# Newton's Second Law for a System of Particles

In this Physics tutorial, you will learn:

• The definition of particles in physics
• The role of centre of mass in the dynamics of a system of particles
• How to write the Newton's Second Law of Motion for a system of particles
• How to make use of the help of coordinates to study the movement of a system of particles

## Introduction

In the tutorial "Centre of Mass. Types of Equilibrium", we stated that centre of mass of an object helps us to determine its displacement, among other things. This is because an object may swing or rotate, besides moving linearly according a translational trajectory.

Consider a knife thrown towards a target table during a knife throwing activity. In many cases, the person involved holds the knife at its tip instead of its handle. After throwing the knife towards the table, it both rotates and displaces linearly. By the end of process, i.e. when it is stuck on the target table, the knife has rotated by a certain angle to its original direction because it spins several times during the flight. For the above (and other) reasons, we cannot take the knife as a single object but as a system of points instead. It is obvious that the knife top travels a different distance from the handle. Of course, we can take the centre of mass as a representative of the object, but we know this is a generalization. However, when the object is too small in dimensions compared to the distance travelled by it, the study of the centre of mass is the only method available as if we try to study all points of the system, this would complicate a lot our task.

In this tutorial, we will deal with the motion of a system of particles by considering the forces acting in each individual particle. Obviously, we will deal only with two or three particles, as the method is the same for more particles as well. Increasing the number of particles only makes the calculations longer but the approach doesn't change.

## Newton's Second Law for a System of Two Particles

First, we must give the definition of particles in physics. Thus, "particles are objects whose dimensions are very small compared to their motion" Therefore, we do not consider the shape of particles at all during the calculation process and as a result, the study of their centre of mass gives the same result as the study of the entire system of particles.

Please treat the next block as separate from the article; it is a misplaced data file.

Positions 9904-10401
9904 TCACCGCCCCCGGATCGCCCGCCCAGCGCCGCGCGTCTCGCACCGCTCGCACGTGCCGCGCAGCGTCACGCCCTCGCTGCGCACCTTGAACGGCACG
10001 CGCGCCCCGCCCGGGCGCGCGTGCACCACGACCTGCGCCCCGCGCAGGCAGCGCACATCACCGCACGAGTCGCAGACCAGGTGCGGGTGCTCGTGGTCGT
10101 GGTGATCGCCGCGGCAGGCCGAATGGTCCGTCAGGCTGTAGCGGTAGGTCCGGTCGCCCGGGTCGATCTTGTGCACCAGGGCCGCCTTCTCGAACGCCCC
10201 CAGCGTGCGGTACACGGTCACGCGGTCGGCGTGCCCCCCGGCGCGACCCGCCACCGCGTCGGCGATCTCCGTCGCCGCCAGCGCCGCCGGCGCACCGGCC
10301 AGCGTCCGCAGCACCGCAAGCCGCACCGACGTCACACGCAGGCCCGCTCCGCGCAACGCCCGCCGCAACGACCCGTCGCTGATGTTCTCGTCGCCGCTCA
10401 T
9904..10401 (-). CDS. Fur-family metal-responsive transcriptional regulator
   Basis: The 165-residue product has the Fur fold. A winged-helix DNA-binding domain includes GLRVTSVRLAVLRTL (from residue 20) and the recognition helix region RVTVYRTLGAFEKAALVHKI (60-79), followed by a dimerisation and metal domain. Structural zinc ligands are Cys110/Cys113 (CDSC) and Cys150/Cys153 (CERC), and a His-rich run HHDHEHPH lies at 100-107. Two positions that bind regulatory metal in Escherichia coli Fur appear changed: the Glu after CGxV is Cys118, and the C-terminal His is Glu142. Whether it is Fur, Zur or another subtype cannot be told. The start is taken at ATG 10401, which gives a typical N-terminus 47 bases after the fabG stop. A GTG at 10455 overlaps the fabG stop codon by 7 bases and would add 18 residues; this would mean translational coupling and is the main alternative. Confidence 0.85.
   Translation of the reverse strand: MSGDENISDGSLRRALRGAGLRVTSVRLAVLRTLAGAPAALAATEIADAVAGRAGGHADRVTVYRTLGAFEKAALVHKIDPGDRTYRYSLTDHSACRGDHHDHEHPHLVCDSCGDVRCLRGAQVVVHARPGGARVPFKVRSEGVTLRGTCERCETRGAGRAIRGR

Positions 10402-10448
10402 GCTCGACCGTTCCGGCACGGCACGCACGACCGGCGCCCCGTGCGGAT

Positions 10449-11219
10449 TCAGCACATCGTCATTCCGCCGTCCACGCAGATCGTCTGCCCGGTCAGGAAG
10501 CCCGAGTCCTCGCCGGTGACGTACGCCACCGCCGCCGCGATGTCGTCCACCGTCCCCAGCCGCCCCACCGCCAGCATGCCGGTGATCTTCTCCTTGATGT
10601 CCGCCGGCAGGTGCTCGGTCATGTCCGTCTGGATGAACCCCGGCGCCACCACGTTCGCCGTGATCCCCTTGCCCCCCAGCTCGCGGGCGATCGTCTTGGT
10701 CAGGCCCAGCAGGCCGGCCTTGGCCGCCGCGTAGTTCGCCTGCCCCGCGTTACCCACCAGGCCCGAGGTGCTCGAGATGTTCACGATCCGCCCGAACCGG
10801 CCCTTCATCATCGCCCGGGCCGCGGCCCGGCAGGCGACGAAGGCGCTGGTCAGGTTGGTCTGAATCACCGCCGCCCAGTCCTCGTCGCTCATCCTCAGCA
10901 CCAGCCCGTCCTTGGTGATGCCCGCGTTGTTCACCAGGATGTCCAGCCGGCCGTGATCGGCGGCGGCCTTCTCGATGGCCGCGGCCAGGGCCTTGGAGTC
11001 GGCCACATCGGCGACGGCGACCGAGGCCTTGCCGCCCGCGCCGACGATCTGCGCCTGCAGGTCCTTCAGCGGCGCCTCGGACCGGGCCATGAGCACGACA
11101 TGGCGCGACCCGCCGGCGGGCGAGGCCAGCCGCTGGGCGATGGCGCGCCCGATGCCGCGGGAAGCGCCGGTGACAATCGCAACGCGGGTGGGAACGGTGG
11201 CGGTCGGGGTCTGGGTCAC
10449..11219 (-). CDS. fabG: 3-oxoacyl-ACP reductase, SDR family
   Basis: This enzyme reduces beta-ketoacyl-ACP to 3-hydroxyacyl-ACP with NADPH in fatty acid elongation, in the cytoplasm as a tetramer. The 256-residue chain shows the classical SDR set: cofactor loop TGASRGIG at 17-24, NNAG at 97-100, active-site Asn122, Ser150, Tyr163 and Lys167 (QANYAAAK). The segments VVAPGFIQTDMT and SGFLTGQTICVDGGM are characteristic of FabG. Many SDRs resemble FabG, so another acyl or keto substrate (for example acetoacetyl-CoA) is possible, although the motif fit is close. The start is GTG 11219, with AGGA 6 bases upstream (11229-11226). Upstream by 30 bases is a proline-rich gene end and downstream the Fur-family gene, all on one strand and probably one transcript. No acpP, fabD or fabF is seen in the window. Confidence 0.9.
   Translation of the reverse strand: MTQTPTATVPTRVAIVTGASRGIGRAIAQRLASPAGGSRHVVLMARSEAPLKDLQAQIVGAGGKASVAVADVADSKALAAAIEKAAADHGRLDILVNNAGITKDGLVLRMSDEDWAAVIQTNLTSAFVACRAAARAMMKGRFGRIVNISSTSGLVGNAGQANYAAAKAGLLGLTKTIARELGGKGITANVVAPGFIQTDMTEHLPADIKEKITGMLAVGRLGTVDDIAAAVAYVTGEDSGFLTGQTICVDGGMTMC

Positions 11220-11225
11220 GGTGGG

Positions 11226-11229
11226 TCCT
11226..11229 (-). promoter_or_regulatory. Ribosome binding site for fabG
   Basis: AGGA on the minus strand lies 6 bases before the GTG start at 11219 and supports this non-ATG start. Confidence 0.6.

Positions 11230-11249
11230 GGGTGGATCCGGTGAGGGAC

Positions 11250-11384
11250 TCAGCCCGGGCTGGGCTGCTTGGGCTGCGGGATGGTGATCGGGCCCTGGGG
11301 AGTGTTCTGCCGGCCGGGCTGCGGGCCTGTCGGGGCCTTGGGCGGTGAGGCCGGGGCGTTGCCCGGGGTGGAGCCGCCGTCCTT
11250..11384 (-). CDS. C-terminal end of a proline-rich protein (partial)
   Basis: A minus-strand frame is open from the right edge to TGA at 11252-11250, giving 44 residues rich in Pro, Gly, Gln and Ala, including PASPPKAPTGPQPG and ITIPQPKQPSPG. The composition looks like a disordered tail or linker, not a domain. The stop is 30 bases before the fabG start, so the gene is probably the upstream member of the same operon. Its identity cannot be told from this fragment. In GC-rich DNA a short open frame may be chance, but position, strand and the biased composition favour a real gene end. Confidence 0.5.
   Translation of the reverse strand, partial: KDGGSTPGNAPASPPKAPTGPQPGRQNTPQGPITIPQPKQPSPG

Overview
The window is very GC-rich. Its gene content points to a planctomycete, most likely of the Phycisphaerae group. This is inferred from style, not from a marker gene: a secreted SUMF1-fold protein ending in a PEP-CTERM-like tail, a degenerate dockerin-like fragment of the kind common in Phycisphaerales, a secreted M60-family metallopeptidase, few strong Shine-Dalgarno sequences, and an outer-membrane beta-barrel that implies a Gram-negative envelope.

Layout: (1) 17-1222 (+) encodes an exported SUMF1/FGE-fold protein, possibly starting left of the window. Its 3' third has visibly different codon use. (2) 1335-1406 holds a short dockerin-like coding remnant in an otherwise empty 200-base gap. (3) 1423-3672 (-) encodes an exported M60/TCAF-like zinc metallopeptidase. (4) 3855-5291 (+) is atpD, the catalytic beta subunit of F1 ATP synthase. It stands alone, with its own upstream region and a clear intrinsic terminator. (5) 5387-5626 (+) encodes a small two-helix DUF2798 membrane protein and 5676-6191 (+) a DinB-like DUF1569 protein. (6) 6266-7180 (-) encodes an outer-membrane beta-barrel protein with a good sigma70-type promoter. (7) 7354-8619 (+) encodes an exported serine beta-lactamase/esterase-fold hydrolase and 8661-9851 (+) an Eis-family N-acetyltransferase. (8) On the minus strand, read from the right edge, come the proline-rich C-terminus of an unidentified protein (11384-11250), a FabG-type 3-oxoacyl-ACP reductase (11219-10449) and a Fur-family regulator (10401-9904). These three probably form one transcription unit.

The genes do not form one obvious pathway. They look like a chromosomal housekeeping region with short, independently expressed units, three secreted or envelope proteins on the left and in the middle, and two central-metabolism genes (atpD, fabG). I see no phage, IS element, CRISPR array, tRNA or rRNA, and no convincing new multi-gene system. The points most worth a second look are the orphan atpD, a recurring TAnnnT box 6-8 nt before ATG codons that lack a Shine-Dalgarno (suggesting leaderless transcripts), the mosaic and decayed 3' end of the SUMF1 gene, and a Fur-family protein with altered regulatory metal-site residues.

Let's start with the simplest case - a system of two particles. Like in the previous tutorial, "Determining the Centre of Mass in Objects and Systems of Objects", we think them as connected by a very light stick whose mass is neglected. Look at the figure below. Let's suppose the system moves at another position in t seconds. As a result, we obtain this figure. It is clear that the small particle (particle 2) is displaced less than the large one (particle 1). Therefore, either we must consider the objects as not related and thus calculating each displacement separately, or we must consider them as a single system and take an average value to represent the displacement just as we did in objects whose motion was irregular during the study of Kinematics.

Obviously, the second method is better, as it shortens the time of calculation and provides a good approximation of the values involved. For this, we need to consider again the centre of mass as a representative of the entire system and relate every kinematic or dynamic approach only to it.

Certainly, all objects move because of the action of any force. Therefore, if there is any motion of a certain object there is a force acting on the object as well. Thus, when a system moves, we can apply the Newton's Second law of Motion which - as discussed in the tutorial "Newton's Second Law of Motion" - outlines the relationship between acceleration, acting force and mass of an object.

The same thing can be said for a system of particles as well. We must only replace the mass of a single object by the mass of the entire system and the force acting on a single object (or better, the resultant force) with the resultant force acting on all particles of the system. Then, the equation

### Equation 1

asys = FR(sys)/msys

is used to determine the acceleration of the entire system.

The extended Equation of the Newton's Second Law of Motion for a system of particles is

asys = FR1 + FR2 + FR3 + …/m1 + m2 + m3 + …

where 1, 2, 3, are the indexes for the objects included in the system.

Obviously, the equation (1) is in a vector form, so it is only a general expression of the Newton's Second law of Motion. We must write this equation in components, in order to make it applicable in practice. Therefore, we must write:

ax(sys) = FRx(sys)/msys

and

ay(sys) = FRy(sys)/msys